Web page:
More commonly, we’ll see an allegation represented at length on a Wikipedia page, with no attempt to represent how the press reports the accused person’s side of the story. This is a recurring Wikipedia problem – one or more users with an agenda trying to prevent a page from contradicting accusations. We have explained in another blog post how to handle conflicts with bad faith editors in a procedural way, so let’s focus just on the policy here. It isn’t enough under Wikipedia policy that the accusations are verified by reliable sources. According to the Due and Undue Weight policy, articles should represent viewpoints in proportion to their prominence in reliable sources. This means that the representation of different perspectives should reflect their relative prominence in the press. The selective use of certain sources, or certain viewpoints within a source, is not allowed and is something that can be rectified, even if agenda editors are trying to block it. 

Can you get a bias issue fixed when the Wikipedia page is about you? 

Following the correct Wikipedia process for correcting a biased point of view on Wikipedia is especially critical for the subjects of articles and their paid or unpaid representatives.  The subject of an article who wishes to participate on Wikipedia is required by Wikipedia Terms of Use to publicly declare a Conflict of Interest (COI) on the Talk page for a an article, and their personal user page, and to submit proposals to edit pages for prior review by volunteer editors rather than directly editing the page.  This rule is fanatically enforced by Wikipedia’s volunteer editors. It’s designed to prevent people with a favorable bias towards a subject from interfering  with the rigorous application of Wikipedia’s many dozens of policies, guidelines, and practices, which span hundreds of thousands of words.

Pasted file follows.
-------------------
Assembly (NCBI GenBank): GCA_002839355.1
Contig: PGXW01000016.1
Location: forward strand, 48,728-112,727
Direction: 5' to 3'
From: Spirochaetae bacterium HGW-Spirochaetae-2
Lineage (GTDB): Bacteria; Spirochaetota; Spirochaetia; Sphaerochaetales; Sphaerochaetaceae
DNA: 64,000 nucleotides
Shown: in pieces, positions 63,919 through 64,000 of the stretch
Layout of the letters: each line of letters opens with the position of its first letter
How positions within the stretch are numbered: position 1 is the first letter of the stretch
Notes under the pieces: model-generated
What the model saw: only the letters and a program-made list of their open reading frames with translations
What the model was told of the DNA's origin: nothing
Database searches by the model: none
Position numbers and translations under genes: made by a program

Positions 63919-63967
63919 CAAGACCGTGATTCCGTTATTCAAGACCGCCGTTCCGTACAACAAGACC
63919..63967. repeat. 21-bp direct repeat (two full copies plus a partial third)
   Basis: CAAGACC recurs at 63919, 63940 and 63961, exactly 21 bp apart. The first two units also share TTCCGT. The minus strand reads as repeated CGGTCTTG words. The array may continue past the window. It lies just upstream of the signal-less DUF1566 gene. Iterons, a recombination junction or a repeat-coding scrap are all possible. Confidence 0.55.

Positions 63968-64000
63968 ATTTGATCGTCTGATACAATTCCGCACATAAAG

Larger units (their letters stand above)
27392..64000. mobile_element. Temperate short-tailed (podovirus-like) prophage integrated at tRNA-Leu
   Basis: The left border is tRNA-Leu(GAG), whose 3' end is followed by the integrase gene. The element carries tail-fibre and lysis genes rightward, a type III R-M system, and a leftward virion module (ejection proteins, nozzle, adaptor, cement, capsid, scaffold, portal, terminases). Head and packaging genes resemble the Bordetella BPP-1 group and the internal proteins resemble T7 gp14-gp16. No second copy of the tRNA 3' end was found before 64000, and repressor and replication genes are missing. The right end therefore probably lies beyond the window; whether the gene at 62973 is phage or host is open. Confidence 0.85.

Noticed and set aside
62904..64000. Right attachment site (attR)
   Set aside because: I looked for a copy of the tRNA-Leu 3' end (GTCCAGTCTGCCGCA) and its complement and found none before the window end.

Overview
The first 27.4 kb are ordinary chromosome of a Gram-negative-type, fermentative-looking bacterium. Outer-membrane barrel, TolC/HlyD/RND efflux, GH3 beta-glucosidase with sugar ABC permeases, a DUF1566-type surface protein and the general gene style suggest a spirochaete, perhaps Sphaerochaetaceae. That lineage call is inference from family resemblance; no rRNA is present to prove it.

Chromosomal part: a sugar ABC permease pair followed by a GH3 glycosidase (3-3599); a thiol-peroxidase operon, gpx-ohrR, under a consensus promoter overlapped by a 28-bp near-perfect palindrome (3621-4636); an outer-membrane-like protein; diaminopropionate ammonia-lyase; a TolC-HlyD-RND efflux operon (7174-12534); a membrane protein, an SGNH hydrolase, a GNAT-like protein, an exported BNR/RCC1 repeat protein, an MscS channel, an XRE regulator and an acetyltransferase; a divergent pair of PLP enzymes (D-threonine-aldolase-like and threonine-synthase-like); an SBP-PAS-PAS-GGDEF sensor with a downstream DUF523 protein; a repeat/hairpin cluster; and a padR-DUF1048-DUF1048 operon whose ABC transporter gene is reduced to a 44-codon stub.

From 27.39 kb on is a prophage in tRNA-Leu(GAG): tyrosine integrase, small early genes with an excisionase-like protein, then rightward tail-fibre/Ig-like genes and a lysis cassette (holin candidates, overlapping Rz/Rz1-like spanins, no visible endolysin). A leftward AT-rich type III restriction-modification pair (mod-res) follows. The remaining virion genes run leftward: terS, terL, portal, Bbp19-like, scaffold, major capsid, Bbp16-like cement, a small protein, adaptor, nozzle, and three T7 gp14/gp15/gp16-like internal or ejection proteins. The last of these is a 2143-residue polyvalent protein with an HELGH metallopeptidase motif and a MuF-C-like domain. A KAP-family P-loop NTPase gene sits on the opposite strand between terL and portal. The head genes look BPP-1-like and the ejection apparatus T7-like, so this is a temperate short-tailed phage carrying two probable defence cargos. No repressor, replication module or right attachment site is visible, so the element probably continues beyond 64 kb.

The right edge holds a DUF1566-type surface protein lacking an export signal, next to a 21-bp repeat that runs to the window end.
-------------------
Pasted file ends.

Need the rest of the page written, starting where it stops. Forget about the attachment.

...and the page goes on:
Trying to dodge this requirement can badly backfire. It’s almost automatically assumed that a user trying to oppose or balance negative content on a page about a living person or company has a conflict of interest. Editors can become more disturbed by users they think have undeclared conflict of interest than by content that is not fairly balanced with competing viewpoints. This can lead to losing an argument to correct a page even when the subject of the article is correct on the merits. Undisclosed COI participation is viewed as a more serious problem than violations of policy about content. Declaring a conflict of interest might antagonize hostile editors with an agenda, but they’re going to oppose you anyway.

Experienced Wikipedia editors without an agenda will almost always eventually prevail when there’s a dispute among other editors. It’s this group that you don’t want to provoke by hiding a conflict of interest. 

We operate strictly within Wikipedia COI disclosure policy and over the past decade we have found that we can consistently get pages corrected where opposing viewpoints are not fairly represented.  

How Can WhiteHatWiki Help?

We are an agency that specializes in “white hat” consulting in COI situations. WHW can work with qualified clients to create a draft or proposal that adheres to NPOV along with the rest of Wikipedia’s highly complex policies.